– Arkavathi, Tungabhadra and some sections of the Cauvery are classified as Class D. Only three rivers–Kali, Kumaradhara and Netravati–are classified under Class B, the KSPCB report showed.

– The report of poor river water quality add to the troubles of calamity-prone Karnataka that has been hit by droughts and floods in the recent years. Rapid and unplanned urbanisation in Bengaluru has also led to encroachments of lakes and over exploitation of underground water tables that have pushed the city of over 10 million to the brink of crisis. Many of the city’s housing complexes are now forced to buy water.

– Of the 98 water quality monitoring stations, at least 42 have reported serious, if not dangerous, levels of pollution, officials said. “Only when it rains, the quality of river water improves,” said a senior official at the pollution control board, requesting not to be named. This indicates that human intervention that includes proposed construction of sewage treatment infrastructure and regulation of discharge directly into rivers is missing.

– According to its action plan, the state pollution control board has set a two-year target from April 2019 to March 2021 to improve the quality of river water in these specified stretches. Of the total ₹1,427.20 crores, ₹827.93 crore has been approved and the work is underway, and ₹599.27 crore is proposed to complete projects under the action plan.

– The report also showed that over 700 million litres per day (MLD) of sewage is being generated on these stretches but the capacity to treat this waste is still being built or nonexistent.  https://www.livemint.com/news/india/karnataka-river-water-quality-remains-poor-despite-pollution-control-efforts-11582519848582.html  (24 Feb. 2020)

Yettinahole Project Diverting Yettinahole water is not acceptable: Gowda The former PM H.D. Deve Gowda has said that diverting water lifted from the Yettinahole in the Western Ghats to areas beyond the initial plan of the project is not acceptable.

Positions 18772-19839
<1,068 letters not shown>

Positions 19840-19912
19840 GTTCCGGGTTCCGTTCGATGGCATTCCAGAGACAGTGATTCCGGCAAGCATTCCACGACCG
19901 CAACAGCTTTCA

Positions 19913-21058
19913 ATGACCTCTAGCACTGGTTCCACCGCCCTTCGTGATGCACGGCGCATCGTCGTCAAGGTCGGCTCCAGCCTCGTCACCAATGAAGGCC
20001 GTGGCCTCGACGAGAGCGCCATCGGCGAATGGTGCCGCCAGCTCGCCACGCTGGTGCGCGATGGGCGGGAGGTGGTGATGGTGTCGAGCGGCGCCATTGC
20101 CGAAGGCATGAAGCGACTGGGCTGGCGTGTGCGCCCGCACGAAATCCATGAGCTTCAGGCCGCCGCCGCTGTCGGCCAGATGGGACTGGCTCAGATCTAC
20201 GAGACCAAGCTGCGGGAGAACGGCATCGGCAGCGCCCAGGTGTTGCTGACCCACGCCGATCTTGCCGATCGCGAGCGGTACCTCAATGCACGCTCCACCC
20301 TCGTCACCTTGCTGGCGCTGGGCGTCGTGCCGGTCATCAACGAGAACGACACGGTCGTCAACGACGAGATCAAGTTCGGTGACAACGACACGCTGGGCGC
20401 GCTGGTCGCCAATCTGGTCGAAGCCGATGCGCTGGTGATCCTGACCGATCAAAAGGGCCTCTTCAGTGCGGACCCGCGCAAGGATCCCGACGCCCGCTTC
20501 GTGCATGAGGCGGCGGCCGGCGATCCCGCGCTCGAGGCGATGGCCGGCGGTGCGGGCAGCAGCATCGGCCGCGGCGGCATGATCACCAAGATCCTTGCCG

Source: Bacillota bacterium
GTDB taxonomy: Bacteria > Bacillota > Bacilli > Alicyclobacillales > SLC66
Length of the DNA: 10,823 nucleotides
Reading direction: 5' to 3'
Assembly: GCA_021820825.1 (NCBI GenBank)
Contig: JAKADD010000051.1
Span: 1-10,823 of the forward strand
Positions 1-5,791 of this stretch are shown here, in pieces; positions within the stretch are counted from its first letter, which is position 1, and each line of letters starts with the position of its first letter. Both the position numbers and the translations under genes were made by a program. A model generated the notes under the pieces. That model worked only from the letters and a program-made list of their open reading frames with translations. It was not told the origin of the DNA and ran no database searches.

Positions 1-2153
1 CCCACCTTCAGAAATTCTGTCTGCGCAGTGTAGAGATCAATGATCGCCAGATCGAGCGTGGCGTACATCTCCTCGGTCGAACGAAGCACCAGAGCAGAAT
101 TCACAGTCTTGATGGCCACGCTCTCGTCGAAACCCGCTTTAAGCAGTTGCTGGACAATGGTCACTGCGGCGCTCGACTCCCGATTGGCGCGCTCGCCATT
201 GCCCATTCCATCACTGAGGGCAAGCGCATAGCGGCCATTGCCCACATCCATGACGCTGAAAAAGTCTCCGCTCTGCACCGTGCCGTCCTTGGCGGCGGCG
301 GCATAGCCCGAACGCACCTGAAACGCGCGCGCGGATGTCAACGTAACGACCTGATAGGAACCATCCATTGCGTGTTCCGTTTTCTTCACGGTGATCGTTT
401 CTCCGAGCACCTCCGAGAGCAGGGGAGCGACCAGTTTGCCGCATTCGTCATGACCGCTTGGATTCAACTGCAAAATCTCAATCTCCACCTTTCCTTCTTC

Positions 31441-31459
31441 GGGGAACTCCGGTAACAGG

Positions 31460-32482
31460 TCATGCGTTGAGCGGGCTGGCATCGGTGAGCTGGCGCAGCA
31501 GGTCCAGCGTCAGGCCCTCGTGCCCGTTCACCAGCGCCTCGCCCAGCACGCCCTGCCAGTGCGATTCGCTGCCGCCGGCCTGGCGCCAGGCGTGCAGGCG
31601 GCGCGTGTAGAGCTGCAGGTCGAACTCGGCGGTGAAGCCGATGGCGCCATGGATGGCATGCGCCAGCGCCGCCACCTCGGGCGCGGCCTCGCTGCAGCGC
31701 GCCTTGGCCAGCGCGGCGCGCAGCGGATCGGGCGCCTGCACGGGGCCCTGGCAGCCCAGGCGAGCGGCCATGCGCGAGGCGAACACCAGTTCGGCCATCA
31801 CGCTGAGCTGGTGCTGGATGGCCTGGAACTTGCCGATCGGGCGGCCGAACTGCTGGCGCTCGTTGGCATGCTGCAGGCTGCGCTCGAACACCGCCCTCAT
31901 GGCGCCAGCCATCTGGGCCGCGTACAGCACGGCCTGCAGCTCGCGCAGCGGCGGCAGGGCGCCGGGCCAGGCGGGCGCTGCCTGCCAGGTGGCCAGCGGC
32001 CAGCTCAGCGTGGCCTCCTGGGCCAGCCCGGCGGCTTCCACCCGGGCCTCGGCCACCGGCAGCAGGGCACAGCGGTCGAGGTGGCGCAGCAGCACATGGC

Mr. Gowda told reporters here on Sunday that the Yettinahole project was taken up to provide drinking water to areas around Kolar district. “Let the issue of the drinking water crisis be addressed first. It is not acceptable to divert the water to some other place. I will not sit quietly if it happens,” he said when asked about reports suggesting diversion of the Yettinahole waters to Vani Vilas Sagar in Chitradurga district. https://www.thehindu.com/news/national/karnataka/diverting-yettinahole-water-is-not-acceptable-says-gowda/article30958975.ece  (02 March 2020)  

West Bengal Hooghly river water quality unfit for bath, Dakshineswar worst  Water in the 17 rivers monitored by the SPCB do not meet the bathing standard, putting several lakh who live along the rivers and bathe there at risk. The worst-hit area is Dakshineswar that attracts 50,000 devotees daily. Of the 44 locations where water quality was tested, Dakshineswar has the worst BOD level, implying that the pollution load is so high that it is difficult for even fish to breathe in the water here.

– None of 14 monitoring locations along the Ganga, five in the Himalaya and north, 19 in the west, including 10 locations at Damodar and six in the upper and lower Ganga delta rivers currently meet the bathing standard (5mg/litre dissolved oxygen; 3ml/litre biochemical oxygen demand and 500MPN/100ml coliform bacteria) revealed a report prepared by NGO LIFE after analysing the water quality data compiled by PCB. https://timesofindia.indiatimes.com/city/kolkata/study-hooghly-water-unfit-for-bathing-dakshineswar-worst/articleshow/74421417.cms  (01 March 2020)

Kerala Rivers in Kottayam start to dry up As the summer expands its footprints over Kottayam, the soaring temperatures have left the district high and dry with its major drinking water sources turning to a trickle this season.

– While the rivers in Kottayam typically slow down during the dry seasons, officials said this year had brought an unprecedented decline in water levels. Among the most affected include the Meenachil and Manimala rivers, which serve as the foremost sources of drinking water for the district.